One of the ways Jones worked to make the events and programs viable was through the development of partnerships with local businesses and groups. He worked with TrinityMethodist Church and the Cape Fear Audubon Society to develop Ibis Fest (which takes place May 14 and 15). Downtown Southport, Inc. was a key partner in the Southport Spring Festival and Waterfront Market. The Southport Garden Club and Curb Appeal team helped maintain public gardens and planters around town.

 “Randy has an enthusiasm about Southport that’s infectious,” says Kathy Dzubak, resident and owner of Curb Appeal of Southport. “He was the biggest cheerleader this town had. I think his love of Southport came through in his hard work and dedication to his job.”

 Jones’s love of Southport guided him in his ten years as Director of the Department of Tourism and helped him rediscover his hometown when he returned home.

 “When I graduated college from UNC-Chapel Hill I traveled,” Jones says. “I worked on films, as a waiter, in the marketing industry, but I think what I was doing was learning how to do this job all along. My life experiences shaped the way I saw Southport when I returned.”

 Working in the production offices of Summer Catch as a liaison between the film crew and Southport, Jones began to notice a change in his hometown.

 “There was a new energy here,” he says. “The town was being revitalized in a physical and emotional sense. New restaurants and stores were opening. New residents were moving into town. Something exciting was happening.”

 After the film wrapped, Jones searched for a place in the changing face of Southport. He found a renewed energy and enthusiasm for his hometown and wanted to find a way to make a difference in its future.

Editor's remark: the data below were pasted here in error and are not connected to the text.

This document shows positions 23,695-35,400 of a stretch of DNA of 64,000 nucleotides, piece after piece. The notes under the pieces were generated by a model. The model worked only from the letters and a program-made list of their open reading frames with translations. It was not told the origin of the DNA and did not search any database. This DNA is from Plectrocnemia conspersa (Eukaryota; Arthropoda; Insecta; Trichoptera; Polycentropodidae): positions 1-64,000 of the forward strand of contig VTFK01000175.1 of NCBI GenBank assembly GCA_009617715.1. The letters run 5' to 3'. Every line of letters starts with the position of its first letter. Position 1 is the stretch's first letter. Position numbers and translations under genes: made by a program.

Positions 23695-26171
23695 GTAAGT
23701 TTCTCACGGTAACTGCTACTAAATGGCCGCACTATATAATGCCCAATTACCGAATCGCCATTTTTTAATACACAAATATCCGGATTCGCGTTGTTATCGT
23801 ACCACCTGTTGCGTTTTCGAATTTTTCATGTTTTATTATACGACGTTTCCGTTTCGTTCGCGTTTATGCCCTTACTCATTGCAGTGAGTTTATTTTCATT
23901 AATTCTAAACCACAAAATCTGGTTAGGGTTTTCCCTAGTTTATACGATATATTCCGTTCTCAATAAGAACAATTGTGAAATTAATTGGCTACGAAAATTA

“The Southport 2000 program (a city revitalization program designed to guide Southport into the year 2000 and beyond) was coming to an end and the city was looking at creating a Department of Tourism,” Jones says. “The prospect excited me and I wanted to be a part of it. I guess they saw my enthusiasm and thought I was the right man for the job because they made me director.”

 Jones held the position until March 2010, when he said his final farewells. His department includes only five paid employees (his was the only full-time position) and is made up mostly of volunteers. Of the 36 volunteers who staff the Visitors Center, 19 have been there ten years or longer. Over the course of the last decade, more than 600,000 people visited the VisitorsCenter (not including those here for the Fourth of July celebration) for information, inspiration and some guidance for what to do.

 “Whenever we would get visitors who wanted to know what they should do first, I would always tell them the same thing: Go down to Waterfront Park, get out of your car and look at the water for a while, then walk back up here and check out the antiques, grab lunch and then do it all again,” Jones says.

 In the spirit of cooperation and partnership that he fostered in his hometown, Jones acknowledges that he had a lot of help along the way. “The ‘thank you’ list is long — too long to mention any one person or group,” he says. “I want to thank Southport herself. This town draws people here, but only through the hard work of the community. To the town, the citizens and spirit of Southport I say thank you, and I’m glad we did it together.

 “My hope is that Southport is better for my work,” he continues. “I think the quality of life in the town and the quality of the staff here at the Visitors Center reflects that. This town shines with the pride, devotion and love of the people who treasure this place. I’m honored they let me be part of it for so long.”